When: 9 a.m.-4 p.m. Monday through Friday, July 19-23.
How: $349 (scholarship applications available), with registration at 608-223-9300; more information at their website.
What: The Total Guitarist.
Who: Guitarists and drummers entering grades 8-12 with at least one year of playing experience.
Why: School of Rock may have been an entertaining movie, but instructive? Not so much. And there's a lot to learn about rock - as well as blues, jazz and classical - guitar. Part of UW-Green Bay's extensive menu of summer arts and science camps, Total Guitarist puts the amp back in camp, bringing young ax-wielders of both the electric and acoustic persuasion together. "This summer we will be adding more of a 'real life' component," notes UW-Green Bay camps and conferences director Mona Christensen, referring to such program elements as how to run rehearsals and how to prepare for gigs and studio sessions. With a curriculum grounded in applied music theory, the syllabus includes everything from recording basics (how to lay down and mix tracks and overdubs) to such stage savvy as how to run a jam, craft and rehearse new songs, and play through professional-grade sound systems. "This year we are adding drummers to the mix," Christensen adds, "so guitarists can work with a rhythm person and bassist to build on some skills they can use when they get back home."
When: June 27-July 1.
Where: UW-Green Bay campus.
How: $495 residential rate includes instruction, room, board, camp T-shirt and transportation to evening activities including concerts and jam sessions. $295 commuter fee includes instruction and T-shirt.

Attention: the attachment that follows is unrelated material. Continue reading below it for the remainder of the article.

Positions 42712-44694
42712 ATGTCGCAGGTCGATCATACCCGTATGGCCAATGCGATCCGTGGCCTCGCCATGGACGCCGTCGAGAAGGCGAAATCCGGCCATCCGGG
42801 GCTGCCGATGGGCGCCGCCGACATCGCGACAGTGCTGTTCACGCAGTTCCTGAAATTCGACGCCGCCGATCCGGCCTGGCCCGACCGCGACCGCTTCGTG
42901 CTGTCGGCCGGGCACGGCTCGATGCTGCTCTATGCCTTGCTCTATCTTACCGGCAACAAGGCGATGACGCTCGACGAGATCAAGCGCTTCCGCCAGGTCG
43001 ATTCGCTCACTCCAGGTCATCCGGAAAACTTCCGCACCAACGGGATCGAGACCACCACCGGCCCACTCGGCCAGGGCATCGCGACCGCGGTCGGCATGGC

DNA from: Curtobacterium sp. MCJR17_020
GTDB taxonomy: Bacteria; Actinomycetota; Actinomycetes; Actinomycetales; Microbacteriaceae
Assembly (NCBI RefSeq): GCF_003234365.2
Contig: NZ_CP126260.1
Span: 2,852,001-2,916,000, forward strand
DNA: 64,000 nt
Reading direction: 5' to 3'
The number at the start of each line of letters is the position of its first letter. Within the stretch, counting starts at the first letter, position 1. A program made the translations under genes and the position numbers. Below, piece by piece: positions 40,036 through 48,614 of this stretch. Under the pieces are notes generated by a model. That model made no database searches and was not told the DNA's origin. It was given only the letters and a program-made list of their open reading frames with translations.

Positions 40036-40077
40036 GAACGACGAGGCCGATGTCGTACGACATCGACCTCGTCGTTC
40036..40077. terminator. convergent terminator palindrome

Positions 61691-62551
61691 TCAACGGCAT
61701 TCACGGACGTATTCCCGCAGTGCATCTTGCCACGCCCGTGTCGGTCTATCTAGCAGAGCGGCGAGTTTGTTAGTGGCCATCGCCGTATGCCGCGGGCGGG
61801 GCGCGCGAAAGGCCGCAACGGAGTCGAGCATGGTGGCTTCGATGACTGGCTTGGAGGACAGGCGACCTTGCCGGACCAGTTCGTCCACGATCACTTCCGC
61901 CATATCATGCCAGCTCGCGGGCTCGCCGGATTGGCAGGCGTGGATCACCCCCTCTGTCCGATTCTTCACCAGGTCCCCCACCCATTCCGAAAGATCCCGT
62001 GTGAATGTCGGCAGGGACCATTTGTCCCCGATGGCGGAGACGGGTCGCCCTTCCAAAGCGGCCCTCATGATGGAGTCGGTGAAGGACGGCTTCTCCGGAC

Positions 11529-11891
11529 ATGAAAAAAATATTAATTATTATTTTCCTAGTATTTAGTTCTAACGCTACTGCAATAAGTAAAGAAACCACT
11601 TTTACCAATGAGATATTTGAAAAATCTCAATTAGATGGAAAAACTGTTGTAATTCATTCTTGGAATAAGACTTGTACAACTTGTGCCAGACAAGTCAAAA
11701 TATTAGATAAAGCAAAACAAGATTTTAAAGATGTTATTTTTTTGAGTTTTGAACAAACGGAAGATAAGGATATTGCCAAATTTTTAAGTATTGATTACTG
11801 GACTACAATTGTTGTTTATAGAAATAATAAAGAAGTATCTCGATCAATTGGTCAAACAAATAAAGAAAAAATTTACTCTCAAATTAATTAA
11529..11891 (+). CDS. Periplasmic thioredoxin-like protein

For registration and other details, visit their website, phone 920-465-2775 or email firstname.lastname@example.org.
What: Young Student Summer Program.
Who: Students in grades 4-6.
Why: The Madison-based Wisconsin Center for Academically Talented Youth is a smart choice among summer-camp options, where gifted students can have fun and learn in a setting among their peers. "Kids get a chance to explore something that they can get excited about," says WCATY president Carole Trone. "It's not at all related to grades. It's all about learning for learning's sake." All YSSP campers pursue a fast-paced, weeklong, small-group program that plays to their scholarly strengths and enthusiasm. Options include biology, chemistry, digital art and photography, physics, journalism, Japanese culture and language, Shakespeare, Greek mythology and space exploration. Each afternoon, all campers have recreation time, where activities include Ultimate Frisbee and Capture the Flag. Daytime courses are augmented by evening workshops ranging from ballroom dance to knitting to spoken-word.
When: Aug. 1-7.
Where: Beloit College.
How: $800 for residential campers and $500 for commuters (some financial aid may be available) includes all books, materials, supplies, lab fees, meals for residential students, and lunch and snacks for commuter students. A nonrefundable $60 application fee is due by the May 8 application deadline. Phone 608-890-3260 or email email@example.com for more information, or visit their website, select "programs" and click on the YSSP link.
Kids critics choice
Presented by Madison Ballet, March 13 (2 & 7:30 pm) & 14 (2 pm), Overture Center's Overture Hall